This Act was passed to establish an accountable and a transparent regime in the working of the public authorities. It recognises that the democracy requires an informed citizenry and further aims to contain corruption.[vii] Section 6 of the Act, stipulates that any person can request for any information maintained by the public authorities subject to exceptions under Section 8. In pursuance to the Section 7, the request must be disposed within the period of thirty days. In the event of any requested information, concerns the life or liberty of a person, the same shall be provided within forty-eight hours of the receipt of the request. Further, if the Information officer is not able to furnish the requested information, then the fees procured from the person will be refunded. Another prominent feature is that the Information Officer must provide the reasons for rejecting the request. It is also pertinent to note that the persons, whose requests were rejected, can prefer an appeal. The first appeal lies to such officers who are senior in rank to the Central or State Public Information Officer. The first appeal must be filed within thirty days from the receipt of such a decision. The second appeal lies with the Central or State Information Commission.[viii] The second appeal must be filed within ninety days from the date on which the decision should have been made or was actually received. At this juncture, it is important to note that the Central or State Information Commission has the requisite authority to impose penalties on its officers, who have indulged in refusing an application for information, without any reasonable cause or has not furnished information within the specified time period or malafidely denied the request for information or knowingly given incorrect, incomplete or misleading information or destroyed information which was the subject of the request or obstructed in any manner in furnishing the information. Therefore, a perusal of the Right to Information Act, would help us understand that both Central and State Government have been involved in contributing a transparent regime.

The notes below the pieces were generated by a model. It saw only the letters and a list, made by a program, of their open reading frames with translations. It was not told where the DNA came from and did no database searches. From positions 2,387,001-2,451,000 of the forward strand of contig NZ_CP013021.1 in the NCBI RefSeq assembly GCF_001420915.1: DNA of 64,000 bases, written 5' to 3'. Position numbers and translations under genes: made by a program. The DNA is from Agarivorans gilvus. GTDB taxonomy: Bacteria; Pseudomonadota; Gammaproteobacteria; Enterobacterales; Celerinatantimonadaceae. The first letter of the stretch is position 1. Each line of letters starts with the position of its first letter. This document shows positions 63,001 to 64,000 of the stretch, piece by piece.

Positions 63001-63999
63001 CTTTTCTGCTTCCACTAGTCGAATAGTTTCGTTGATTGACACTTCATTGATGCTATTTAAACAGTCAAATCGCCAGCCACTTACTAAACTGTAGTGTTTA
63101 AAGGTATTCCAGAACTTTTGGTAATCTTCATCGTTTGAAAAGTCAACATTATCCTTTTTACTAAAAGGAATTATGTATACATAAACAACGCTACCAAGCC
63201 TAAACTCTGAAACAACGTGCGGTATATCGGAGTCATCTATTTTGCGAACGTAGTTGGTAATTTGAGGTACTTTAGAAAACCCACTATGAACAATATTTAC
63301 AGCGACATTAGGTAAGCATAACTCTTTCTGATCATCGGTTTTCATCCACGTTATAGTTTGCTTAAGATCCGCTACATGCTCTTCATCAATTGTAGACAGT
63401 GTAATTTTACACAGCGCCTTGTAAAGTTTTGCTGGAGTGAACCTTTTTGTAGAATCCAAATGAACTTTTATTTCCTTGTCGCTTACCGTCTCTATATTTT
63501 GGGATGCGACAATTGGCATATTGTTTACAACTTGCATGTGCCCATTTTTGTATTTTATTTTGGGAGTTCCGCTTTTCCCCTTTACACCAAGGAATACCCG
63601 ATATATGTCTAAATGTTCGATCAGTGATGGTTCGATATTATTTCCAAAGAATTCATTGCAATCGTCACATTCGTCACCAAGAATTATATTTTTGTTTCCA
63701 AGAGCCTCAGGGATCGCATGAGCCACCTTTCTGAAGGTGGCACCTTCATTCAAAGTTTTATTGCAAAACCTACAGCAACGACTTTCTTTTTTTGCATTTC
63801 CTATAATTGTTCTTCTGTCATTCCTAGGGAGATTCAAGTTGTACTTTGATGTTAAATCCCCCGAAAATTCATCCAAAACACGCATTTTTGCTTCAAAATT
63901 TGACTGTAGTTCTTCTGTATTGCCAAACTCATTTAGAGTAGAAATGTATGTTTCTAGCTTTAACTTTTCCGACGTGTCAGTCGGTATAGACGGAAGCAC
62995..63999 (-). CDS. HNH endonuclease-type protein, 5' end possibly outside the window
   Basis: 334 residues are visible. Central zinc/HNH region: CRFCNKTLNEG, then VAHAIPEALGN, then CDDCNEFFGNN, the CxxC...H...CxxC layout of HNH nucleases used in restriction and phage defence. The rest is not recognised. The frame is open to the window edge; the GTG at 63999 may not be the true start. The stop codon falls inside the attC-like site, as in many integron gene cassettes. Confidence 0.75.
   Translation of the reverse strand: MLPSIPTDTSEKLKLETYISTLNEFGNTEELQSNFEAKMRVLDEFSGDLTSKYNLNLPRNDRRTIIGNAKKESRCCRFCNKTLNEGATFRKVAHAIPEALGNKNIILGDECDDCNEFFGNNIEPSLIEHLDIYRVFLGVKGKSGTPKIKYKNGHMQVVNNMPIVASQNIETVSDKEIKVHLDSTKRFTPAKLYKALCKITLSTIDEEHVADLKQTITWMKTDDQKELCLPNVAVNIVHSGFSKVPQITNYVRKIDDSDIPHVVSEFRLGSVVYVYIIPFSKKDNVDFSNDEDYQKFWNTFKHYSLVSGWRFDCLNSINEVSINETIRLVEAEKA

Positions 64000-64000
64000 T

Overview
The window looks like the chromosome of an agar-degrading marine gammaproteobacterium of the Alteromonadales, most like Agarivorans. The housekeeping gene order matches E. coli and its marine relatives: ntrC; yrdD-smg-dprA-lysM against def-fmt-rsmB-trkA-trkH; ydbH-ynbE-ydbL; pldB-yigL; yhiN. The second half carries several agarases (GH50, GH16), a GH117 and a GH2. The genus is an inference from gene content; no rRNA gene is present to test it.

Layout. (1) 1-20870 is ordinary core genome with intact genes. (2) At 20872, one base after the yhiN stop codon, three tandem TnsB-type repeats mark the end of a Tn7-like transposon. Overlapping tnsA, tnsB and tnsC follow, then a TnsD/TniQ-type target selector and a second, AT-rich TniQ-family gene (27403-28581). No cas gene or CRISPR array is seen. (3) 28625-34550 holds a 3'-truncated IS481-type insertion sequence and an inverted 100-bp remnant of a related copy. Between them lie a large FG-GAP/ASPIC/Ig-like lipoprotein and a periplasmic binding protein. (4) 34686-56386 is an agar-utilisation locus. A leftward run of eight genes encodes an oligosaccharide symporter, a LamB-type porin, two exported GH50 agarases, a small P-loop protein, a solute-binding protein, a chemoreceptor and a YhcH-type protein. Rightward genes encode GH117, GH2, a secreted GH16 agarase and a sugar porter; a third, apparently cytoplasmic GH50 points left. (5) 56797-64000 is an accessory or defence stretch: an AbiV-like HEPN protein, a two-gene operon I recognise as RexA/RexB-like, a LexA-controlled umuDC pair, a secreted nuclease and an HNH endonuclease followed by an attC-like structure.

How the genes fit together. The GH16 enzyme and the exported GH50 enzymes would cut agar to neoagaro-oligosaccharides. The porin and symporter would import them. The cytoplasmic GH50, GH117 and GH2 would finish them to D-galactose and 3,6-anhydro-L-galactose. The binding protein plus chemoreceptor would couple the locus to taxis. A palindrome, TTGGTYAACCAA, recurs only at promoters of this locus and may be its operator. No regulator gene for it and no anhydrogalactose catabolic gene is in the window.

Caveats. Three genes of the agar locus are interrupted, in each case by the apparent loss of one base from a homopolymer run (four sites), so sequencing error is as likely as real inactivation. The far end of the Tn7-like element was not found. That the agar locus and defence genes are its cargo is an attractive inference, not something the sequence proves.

The right to know is considered as one of the most important fundamental rights in modern times, owing due to the rise in corruption and the minuscule loopholes in the present system. The scope of this right has been constantly broadened by the judiciary in plethora of cases and has subsequently paved the way for the passing of Right to Information Act in 2005. This Act, not only specifies the nature of the accessible information, but also furnishes appeals for the rejection of the request and also imposes penalties on the officers for their misconduct. Therefore, this Act has cultivated vigilance in the legislative and executive authorities and has reinstated the legitimate expectations of every citizen.

[i] State of U.P. Vs. Raj Narain, (1975) 4 S.CC.. 428(India). [ii] Ibid. [iii] S.P Gupta vs Union of India, A.I.R. 1982 S.C. 149(India). [iv] Ibid [v] Dinesh Trivedi Vs. Union of India, (1997) 4 S.C.C. 306 (India). [vi] Ibid. [vii] Preamble. Right to Information Act, 2005 , No. 22, Act of the Parliament, 2005. [viii] Section 19 ,Ibid,